• Klein’s pupil in the studio seemed to be trying to erase his presence through sheer aggression. Had Mozart started that way? Till didn’t think so.

  • In 1961 Metro-Goldwyn-Mayer had purchased Verve Records from Norman Granz. Creed Taylor became the new executive director, and made a number of crucial policy decisions, including the sacking of the majority of Verve’s contract artists. One of a handful to survive was

  • Club Havana was known for hosting decent Afro-Cuban jazz bands. There was dancing Thursdays through Sundays, and Sunday afternoons, the management handed out free cigars. Hector became close to the house band, whose rhythm section inspired him.

  • This edition features a selection of “glamour girl” covers !

  • "Till's Piano Lesson" -- Short Fiction Contest-winning story
  • Great Encounters: In the studio with Bill Evans and Stan Getz
  • "A Man's Hands En Clave" -- a short story by Arya Jenkins
  • Cover Stories with Paul Morris, Vol. 11
hamptonfeb2 Quiz Show » Jazz History Quiz

Jazz History Quiz #66

This Texas tenor player – whose style straddled the boundaries between swing and R&B – succeeded Illinois Jacquet in Lionel Hampton’s orchestra in 1942. Who is he?

Ike Quebec

James Moody

Gene Ammons

Eddie “Lockjaw” Davis

Arnett Cobb

Jimmy Forrest

Go to the next page for the answer!
[…] Continue reading »

parks Interviews

Celebrating African American History Month — Exclusive Jerry Jazz Musician interviews with and about prominent African Americans

Historian Douglas Brinkley discusses the life of Rosa Parks_____For years, we have published exclusive interviews with prominent historians on a variety of figures and topics essential to American history that can also be put into the “American American History” category. Some examples:Musicians:Biographers discuss John Coltrane, Miles Davis, Charlie Parker, Louis Armstrong, Fletcher Henderson, Thelonious Monk, […] Continue reading »

superbowl Uncategorized

The last Super Bowl halftime show featuring jazz music

I could make the argument that jazz being marketed as a “popular music” officially died on January 12, 1975. Why? Because that was the date of the last Super Bowl halftime show that featured jazz music, in this case a “Tribute to Duke Ellington” performed by the Grambling State University Marching Band and Mercer Ellington. Sure, in subsequent years there was the occasional Pete Fountain/Al Hirt exhibition to pump local tourism when the game was held in New Orleans, but Madison Avenue officially ended all attempts at presenting jazz to a mass audience at the conclusion of the halftime show for the ’75 Steelers/Vikings game. What followed was an era of musical malaise for halftime shows (Up With People performed in four of the next 10 shows, for chrissakes!) and then Michael Jackson’s 1993 show opened the eyes of big business to the value of that time, and things were never the same.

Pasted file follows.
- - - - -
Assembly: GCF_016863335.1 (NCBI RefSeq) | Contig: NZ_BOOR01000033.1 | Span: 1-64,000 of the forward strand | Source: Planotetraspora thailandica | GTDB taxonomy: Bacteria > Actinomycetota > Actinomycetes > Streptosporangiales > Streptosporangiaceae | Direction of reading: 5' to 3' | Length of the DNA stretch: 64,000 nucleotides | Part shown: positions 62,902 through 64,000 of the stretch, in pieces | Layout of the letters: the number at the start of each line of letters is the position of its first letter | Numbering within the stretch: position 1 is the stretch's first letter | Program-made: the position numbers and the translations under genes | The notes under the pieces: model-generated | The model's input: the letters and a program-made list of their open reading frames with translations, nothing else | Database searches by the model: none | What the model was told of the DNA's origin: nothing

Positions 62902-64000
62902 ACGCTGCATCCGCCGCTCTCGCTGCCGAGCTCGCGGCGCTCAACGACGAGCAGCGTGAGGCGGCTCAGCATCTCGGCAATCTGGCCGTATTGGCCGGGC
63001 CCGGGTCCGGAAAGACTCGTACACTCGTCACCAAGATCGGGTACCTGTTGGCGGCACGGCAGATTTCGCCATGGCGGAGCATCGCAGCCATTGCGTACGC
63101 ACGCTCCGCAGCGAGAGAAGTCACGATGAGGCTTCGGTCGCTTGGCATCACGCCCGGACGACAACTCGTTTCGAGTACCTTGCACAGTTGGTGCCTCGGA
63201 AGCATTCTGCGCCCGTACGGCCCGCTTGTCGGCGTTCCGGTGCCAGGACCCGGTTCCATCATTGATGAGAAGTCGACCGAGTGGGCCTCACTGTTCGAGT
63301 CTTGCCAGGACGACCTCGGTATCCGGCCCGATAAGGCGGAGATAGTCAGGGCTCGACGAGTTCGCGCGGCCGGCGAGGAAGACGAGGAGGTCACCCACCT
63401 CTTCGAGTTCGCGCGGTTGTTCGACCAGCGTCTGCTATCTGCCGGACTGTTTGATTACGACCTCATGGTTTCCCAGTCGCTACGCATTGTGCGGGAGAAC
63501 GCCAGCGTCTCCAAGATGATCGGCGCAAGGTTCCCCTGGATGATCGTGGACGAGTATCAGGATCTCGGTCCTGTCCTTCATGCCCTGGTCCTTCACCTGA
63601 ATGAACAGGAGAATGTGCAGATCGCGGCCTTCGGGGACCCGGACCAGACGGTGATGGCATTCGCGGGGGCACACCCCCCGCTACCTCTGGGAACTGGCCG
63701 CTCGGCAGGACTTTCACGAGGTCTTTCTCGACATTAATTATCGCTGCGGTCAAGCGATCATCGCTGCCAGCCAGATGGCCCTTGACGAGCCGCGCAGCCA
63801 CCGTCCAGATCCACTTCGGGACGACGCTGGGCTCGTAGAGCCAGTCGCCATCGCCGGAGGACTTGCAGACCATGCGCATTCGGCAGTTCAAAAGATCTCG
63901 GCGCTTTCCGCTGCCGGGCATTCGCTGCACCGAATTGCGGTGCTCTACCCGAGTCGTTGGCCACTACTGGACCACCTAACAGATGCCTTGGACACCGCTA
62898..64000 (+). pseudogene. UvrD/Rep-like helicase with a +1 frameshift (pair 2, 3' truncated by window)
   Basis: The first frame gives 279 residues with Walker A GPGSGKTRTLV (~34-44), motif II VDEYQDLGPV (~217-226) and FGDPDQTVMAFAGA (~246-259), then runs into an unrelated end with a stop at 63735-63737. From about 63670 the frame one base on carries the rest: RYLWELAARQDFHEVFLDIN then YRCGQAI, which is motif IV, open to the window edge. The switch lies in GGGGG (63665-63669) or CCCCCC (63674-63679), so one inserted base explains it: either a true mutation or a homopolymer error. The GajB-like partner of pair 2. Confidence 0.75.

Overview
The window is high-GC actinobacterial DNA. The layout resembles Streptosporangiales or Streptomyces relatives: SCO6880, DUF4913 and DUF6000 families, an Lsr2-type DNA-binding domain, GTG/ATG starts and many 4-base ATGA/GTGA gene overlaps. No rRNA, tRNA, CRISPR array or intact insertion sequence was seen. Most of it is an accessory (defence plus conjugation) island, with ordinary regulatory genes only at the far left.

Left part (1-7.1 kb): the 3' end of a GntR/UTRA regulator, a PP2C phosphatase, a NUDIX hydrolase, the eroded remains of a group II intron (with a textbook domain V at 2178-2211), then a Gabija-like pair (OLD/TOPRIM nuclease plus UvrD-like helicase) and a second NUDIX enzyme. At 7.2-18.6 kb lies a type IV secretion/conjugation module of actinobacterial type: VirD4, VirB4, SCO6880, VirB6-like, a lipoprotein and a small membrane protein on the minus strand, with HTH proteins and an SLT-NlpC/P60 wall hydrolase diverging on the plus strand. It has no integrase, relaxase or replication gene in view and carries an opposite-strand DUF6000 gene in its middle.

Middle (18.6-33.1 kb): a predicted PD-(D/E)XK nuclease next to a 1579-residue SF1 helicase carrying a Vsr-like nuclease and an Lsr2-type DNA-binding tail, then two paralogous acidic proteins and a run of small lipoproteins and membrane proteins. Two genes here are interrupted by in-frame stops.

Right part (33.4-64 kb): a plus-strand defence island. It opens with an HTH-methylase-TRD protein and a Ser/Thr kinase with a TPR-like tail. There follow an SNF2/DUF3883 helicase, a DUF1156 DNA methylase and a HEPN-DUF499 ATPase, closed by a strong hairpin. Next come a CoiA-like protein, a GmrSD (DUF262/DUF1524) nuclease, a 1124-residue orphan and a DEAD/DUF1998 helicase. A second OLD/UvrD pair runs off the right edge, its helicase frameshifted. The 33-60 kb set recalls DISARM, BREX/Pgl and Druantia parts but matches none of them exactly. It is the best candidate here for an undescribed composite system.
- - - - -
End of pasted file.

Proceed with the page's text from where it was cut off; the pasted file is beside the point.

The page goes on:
Hard to believe, but I found a clip on YouTube of the 1975 halftime show. It is very raw and the sound makes early recordings made in the Gennett Studio sound pristine in comparison, but it is a remarkable piece of history. The introduction by NBC’s veteran (and very square) sports reporter Charlie Jones of the “Tribute to Duke Ellington” is shortly followed by […] Continue reading »

roye Features » In Memoriam

A Roy Eldridge story

Happy Birthday #104 to Roy Eldridge, who in addition to being one of the great trumpet players of his time, is known as the “bridge” between Armstrong and Dizzy. I loved the brightness of his playing, and for contributing to one of the great moments in jazz — his vocal duet with Anita O’Day, leading into a seldom-in-a-generation trumpet solo on “Let Me Off Uptown.”

When I was a kid, my dad used to tell me stories about his friendship with “Eldridge,” and in particular one eventful experience he had while he was traveling with his band in Pennsylvania. In 1998, two years before his passing, my father wrote this piece for Jerry Jazz Musician about this very special experience in his life. I hope you enjoy his telling of it… […] Continue reading »

getz2 Features » Great Encounters

Great Encounters #40: In the studio with Bill Evans and Stan Getz

“Great Encounters” are book excerpts that chronicle famous encounters among twentieth-century cultural icons. This edition tells the star-crossed story of the 1964 recording session featuring Verve saxophonist Stan Getz and pianist Bill Evans, issued as Stan Getz and Bill Evans.

Excerpted from Bill Evans: How My Heart Sings by Peter Pettinger

__________

In 1961 Metro-Goldwyn-Mayer had purchased Verve Records from Norman Granz. Creed Taylor became the new executive director, and made a number of crucial policy decisions, including the sacking of the majority of Verve’s contract artists. One of a handful to survive was Stan Getz, who had been recording for the company since […] Continue reading »